COVID-19 and the Power Puzzle in Nigeria
Epileptic power supply has long been recognized as one of Nigeria’s challenges as a nation. This challenge has been a source of chagrin to many out there, businesses and individuals.
It was a source of headache for me, too, once upon a time. But
that’s by the way.
In this COVID-19 era, however, I have noticed something
remarkable. You might want to hear it. Come with me, then, if you please…
On a scale of 0 to 100, pre COVID-19, I would rate the power
supply at my current location in Nigeria at 85%. Not bad, you might say. To your
verdict I can only nod in approbation. The percentage is pretty decent,
especially when paired with power supply in other locations in Nigeria.
We are in the era of coronavirus, as you probably know, an
era of soul-stopping uncertainty, upheaval. But contrary to my initial fears
and permutations, power supply hasn’t dipped. Not at all.
On the contrary, believe me, in this COVID-19 era, I have
noticed a remarkable spike in power supply in my current location. Right now, I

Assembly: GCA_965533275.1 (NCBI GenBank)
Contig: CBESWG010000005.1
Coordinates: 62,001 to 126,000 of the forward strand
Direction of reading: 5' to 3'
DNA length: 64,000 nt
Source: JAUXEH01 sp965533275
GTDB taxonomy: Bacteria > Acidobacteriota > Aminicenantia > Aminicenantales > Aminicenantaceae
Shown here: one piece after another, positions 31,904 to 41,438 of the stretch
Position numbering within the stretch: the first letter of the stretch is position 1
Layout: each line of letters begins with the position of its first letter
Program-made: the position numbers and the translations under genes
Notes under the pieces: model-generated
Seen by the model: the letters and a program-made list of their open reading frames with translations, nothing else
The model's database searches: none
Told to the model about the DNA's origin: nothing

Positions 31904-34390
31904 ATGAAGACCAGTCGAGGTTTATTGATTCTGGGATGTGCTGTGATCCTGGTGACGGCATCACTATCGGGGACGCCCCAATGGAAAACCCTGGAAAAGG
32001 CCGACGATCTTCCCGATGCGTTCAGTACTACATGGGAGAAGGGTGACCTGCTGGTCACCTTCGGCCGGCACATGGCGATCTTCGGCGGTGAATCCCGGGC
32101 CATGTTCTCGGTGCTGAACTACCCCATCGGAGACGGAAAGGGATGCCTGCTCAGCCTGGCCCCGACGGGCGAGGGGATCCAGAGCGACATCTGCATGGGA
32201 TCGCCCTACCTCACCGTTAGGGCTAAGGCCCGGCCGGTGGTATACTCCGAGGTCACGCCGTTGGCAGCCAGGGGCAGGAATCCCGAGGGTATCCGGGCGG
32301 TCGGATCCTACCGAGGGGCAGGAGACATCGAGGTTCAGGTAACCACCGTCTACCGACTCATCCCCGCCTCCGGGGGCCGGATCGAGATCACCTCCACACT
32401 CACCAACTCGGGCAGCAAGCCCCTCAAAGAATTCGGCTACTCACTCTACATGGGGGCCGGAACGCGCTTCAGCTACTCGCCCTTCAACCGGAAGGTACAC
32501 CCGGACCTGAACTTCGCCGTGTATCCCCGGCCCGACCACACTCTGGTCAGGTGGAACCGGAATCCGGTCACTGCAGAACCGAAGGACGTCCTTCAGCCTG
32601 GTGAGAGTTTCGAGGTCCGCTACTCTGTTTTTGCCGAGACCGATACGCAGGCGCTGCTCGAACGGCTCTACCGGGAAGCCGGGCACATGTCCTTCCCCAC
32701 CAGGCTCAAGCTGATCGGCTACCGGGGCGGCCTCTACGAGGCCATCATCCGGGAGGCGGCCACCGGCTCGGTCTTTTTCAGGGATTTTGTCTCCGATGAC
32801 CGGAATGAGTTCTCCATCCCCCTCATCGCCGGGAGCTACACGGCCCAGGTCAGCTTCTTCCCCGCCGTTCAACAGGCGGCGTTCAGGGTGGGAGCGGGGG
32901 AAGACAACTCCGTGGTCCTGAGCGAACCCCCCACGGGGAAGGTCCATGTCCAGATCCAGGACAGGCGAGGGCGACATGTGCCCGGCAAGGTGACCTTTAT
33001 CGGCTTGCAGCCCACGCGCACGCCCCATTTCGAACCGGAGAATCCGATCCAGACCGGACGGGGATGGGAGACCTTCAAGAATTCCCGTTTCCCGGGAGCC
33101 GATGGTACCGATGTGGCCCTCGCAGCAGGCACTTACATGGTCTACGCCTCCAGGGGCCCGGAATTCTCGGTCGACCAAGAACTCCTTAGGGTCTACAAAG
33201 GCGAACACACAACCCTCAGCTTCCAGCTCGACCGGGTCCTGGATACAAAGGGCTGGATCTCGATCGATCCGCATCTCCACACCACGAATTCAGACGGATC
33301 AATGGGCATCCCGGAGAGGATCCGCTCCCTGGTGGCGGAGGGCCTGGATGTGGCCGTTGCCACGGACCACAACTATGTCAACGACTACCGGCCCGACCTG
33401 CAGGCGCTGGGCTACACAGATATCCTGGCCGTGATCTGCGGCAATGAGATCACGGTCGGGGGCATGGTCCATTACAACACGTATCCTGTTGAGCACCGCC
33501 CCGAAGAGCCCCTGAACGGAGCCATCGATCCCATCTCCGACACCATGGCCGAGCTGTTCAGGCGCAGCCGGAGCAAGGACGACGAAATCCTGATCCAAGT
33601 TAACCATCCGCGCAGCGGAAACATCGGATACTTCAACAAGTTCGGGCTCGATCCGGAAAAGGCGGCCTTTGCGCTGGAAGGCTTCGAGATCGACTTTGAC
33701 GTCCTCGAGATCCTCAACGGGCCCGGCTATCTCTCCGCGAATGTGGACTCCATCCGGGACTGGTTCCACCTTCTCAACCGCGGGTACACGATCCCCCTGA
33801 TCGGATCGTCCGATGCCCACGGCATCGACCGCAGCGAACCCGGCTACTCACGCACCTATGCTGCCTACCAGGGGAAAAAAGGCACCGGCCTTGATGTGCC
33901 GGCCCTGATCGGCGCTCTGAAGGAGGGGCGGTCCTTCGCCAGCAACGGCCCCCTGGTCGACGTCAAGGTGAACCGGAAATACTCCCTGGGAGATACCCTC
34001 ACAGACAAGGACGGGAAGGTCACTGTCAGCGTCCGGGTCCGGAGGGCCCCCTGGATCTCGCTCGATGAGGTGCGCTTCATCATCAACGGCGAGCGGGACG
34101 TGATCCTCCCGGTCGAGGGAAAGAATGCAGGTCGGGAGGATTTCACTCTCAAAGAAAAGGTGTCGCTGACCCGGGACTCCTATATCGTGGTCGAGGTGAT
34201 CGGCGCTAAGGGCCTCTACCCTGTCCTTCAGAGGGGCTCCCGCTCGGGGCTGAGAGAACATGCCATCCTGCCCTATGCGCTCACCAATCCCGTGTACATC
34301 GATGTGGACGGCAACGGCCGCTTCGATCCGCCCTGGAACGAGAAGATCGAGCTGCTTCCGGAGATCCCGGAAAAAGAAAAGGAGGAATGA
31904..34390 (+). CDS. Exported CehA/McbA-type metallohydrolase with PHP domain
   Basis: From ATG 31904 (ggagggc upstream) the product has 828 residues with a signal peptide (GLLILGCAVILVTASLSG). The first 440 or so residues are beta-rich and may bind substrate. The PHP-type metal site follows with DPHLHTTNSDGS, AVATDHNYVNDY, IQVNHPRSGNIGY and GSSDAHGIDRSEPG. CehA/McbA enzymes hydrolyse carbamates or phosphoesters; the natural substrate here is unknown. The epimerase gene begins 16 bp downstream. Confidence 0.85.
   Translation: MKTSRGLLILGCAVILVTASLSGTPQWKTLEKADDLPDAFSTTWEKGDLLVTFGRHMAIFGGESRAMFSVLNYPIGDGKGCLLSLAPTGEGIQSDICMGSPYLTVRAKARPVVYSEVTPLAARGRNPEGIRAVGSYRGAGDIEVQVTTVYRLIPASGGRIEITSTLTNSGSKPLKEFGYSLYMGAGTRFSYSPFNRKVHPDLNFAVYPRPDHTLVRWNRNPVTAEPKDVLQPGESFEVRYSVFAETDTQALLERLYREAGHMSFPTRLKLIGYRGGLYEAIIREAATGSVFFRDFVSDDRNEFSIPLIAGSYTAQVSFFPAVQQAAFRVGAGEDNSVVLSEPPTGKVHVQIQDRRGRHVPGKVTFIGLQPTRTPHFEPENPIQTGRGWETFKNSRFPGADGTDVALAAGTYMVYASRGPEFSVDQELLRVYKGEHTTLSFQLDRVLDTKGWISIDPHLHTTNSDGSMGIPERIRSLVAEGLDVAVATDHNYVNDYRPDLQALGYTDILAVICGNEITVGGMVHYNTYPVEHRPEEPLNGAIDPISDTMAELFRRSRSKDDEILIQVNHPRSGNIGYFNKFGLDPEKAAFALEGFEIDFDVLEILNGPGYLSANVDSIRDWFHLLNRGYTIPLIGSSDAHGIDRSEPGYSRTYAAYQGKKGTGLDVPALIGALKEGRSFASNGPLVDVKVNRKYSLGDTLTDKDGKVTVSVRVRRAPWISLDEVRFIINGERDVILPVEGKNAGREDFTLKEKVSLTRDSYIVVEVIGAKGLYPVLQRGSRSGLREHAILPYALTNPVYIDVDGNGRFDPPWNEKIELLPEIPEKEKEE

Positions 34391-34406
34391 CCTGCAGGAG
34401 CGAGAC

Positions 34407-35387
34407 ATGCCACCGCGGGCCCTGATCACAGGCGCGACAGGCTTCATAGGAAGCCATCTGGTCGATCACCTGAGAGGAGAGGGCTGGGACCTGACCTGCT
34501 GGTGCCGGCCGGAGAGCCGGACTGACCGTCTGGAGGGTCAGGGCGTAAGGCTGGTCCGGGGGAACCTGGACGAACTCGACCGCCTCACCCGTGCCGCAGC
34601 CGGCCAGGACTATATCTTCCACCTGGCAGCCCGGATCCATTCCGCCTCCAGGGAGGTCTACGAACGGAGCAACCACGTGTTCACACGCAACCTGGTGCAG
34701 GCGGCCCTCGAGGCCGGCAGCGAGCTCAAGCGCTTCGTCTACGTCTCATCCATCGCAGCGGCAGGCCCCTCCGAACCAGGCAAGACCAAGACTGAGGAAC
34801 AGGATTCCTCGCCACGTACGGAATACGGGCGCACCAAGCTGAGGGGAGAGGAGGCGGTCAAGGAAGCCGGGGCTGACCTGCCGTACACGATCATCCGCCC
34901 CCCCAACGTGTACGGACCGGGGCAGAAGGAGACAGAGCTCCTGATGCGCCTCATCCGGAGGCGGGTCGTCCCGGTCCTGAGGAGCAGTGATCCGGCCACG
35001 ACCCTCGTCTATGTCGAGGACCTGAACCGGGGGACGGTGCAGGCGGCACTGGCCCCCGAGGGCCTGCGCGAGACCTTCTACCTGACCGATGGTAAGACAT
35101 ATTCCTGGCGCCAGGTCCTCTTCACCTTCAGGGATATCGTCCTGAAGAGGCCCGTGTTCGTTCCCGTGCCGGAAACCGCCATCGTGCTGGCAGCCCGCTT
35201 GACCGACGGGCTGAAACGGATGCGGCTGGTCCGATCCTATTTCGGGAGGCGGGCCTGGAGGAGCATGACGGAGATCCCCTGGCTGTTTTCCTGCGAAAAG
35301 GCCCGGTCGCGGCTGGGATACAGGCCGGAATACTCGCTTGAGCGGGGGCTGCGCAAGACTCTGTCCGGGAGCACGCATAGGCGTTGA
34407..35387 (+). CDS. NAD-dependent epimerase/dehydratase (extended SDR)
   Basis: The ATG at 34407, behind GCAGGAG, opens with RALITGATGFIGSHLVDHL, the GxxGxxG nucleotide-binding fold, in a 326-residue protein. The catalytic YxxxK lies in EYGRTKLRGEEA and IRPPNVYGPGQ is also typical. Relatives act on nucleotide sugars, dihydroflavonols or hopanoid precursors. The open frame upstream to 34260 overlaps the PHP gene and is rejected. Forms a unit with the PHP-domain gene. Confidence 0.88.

can declaim without fear of conviction for mendacity that power supply is close
to 92%. O boy, light dey!
For one who has worked remotely for almost two years now, one
considers this the ultimate benediction.
In the past, I had my laptops perennially plugged in their
charging docks. Now I don’t even bother charging until the battery signals turn
red, for I know power will be restored within an hour after a cut — at most two
What is happening, really? What are the power boys — you may
say PHEDC — doing now that they could not have done before the coronavirus
pandemic? Will this “power full” victory last? Will power supply dip
after our salvation from coronavirus?
Questions. Questions. Questions. If you can, my people, help
me present these questions to the minister of power.